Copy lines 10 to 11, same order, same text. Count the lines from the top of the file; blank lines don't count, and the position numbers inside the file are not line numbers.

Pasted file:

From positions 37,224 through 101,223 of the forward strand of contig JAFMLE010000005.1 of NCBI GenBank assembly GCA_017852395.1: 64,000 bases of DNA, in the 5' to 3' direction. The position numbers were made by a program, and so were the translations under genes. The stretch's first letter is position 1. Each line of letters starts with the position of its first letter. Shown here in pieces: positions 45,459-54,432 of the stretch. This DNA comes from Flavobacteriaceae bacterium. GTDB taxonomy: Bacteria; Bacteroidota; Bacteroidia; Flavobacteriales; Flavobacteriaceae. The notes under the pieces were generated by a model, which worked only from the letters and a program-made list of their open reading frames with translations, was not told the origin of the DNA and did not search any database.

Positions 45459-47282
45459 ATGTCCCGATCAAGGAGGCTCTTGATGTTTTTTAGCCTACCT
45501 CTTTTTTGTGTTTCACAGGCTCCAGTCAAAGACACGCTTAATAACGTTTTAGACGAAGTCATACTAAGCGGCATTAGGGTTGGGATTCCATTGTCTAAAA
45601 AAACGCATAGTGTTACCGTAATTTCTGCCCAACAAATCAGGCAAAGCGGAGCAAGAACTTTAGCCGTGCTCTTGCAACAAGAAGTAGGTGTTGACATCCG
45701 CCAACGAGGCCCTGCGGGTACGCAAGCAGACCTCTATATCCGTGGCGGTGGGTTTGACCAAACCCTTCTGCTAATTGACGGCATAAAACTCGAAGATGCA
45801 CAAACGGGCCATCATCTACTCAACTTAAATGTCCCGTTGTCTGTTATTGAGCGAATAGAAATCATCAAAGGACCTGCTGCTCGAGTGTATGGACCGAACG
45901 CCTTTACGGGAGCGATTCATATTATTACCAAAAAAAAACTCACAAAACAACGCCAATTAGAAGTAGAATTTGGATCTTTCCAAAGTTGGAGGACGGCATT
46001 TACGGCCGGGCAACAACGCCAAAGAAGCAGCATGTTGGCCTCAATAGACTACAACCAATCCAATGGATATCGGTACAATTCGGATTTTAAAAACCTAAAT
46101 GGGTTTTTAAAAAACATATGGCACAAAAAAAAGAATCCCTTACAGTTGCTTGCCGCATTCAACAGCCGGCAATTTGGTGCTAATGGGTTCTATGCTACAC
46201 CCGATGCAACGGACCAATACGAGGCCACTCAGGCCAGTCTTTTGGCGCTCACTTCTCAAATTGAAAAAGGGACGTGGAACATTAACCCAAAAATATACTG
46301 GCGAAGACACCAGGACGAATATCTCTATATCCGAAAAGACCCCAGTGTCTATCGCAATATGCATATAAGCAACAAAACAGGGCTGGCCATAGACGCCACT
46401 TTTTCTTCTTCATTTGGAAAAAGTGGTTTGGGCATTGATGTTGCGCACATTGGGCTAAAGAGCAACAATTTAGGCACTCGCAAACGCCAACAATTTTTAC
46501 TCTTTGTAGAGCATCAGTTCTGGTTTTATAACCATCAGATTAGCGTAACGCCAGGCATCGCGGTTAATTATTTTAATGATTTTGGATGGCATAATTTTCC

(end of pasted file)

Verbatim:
46101 GGGTTTTTAAAAAACATATGGCACAAAAAAAAGAATCCCTTACAGTTGCTTGCCGCATTCAACAGCCGGCAATTTGGTGCTAATGGGTTCTATGCTACAC
46201 CCGATGCAACGGACCAATACGAGGCCACTCAGGCCAGTCTTTTGGCGCTCACTTCTCAAATTGAAAAAGGGACGTGGAACATTAACCCAAAAATATACTG